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Guitar Hero 7 development "a disaster"

Anonymous source reveals cancelled project had big ambitions, but no money

An anonymous source has revealed that the development of music titles Guitar Hero 7 was "a disaster" before it was cancelled in 2011, crippled by a complex controller design and an empty wallet when it came to the all important music.

"When the songs started coming in, a great sense of dread came about everyone with an active brain," the mystery source told Kotaku.

"The game had all of the worst hits from the 1990's. They realised that, with our lack of budget and time, they couldn't get quality music so they bought bargain basement music like 'Closing time' and 'Sex and Candy.' There were some songs in there that had been used at least three times in the Guitar Hero franchises before."

The source suggested that the "big ambitions" of the Vicarious Visions development team didn't quite fit with the realities of time and budget, so plans for a new art style and tailored music videos started to crumble. The controller posed similar problems.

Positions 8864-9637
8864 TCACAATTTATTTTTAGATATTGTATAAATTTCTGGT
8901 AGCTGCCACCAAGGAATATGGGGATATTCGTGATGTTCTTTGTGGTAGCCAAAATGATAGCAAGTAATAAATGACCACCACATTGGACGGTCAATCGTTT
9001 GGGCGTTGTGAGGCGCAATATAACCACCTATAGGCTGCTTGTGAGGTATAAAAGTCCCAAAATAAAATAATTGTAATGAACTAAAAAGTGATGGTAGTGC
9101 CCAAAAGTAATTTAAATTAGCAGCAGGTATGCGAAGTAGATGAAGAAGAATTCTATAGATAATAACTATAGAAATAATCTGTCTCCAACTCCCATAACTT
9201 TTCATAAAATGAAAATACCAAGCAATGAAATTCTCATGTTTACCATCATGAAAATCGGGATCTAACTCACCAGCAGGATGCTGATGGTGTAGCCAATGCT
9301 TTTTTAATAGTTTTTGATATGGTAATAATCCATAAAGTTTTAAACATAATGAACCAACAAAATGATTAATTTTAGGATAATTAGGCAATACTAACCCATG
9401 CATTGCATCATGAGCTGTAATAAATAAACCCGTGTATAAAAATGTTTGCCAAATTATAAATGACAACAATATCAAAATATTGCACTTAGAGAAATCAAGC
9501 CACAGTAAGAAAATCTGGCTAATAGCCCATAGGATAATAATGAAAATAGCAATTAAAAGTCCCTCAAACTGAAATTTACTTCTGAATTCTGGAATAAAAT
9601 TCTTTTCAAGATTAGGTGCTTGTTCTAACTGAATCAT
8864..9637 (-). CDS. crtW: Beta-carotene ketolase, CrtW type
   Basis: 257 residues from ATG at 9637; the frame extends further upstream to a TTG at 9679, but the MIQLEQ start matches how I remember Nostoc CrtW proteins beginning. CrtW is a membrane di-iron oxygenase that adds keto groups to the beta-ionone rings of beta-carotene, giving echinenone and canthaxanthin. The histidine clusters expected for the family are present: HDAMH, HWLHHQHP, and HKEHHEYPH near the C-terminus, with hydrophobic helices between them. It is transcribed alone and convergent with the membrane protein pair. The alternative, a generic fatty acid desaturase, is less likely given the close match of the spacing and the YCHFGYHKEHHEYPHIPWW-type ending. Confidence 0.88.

"This amazing thing was a six stringed guitar. Not a real guitar, or even full six-stringed. It had the classic Guitar Hero buttons on the neck with one extra new button, and six strings where the strum bar used to be. YAY! Now they have an extra button and five more strum bars!"

"The strings [on the prototypes] were unresponsive and loose, and the guitars cost a fortune to make. No one could figure out a way to make it so your average Joe could buy one."

In the end, said the source, Activision president Eric Hirshberg called time on the project around halfway through.

Activision acquired Vicarious Visions in early 2005. The company had worked on franchises like Tony Hawk, Spider-Man, Crash Bandicoot, SpongeBob Square Pants and Star Wars.

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Rachel Weber avatar
Rachel Weber: Rachel Weber has been with GamesIndustry since 2011 and specialises in news-writing and investigative journalism. She has more than five years of consumer experience, having previously worked for Future Publishing in the UK.
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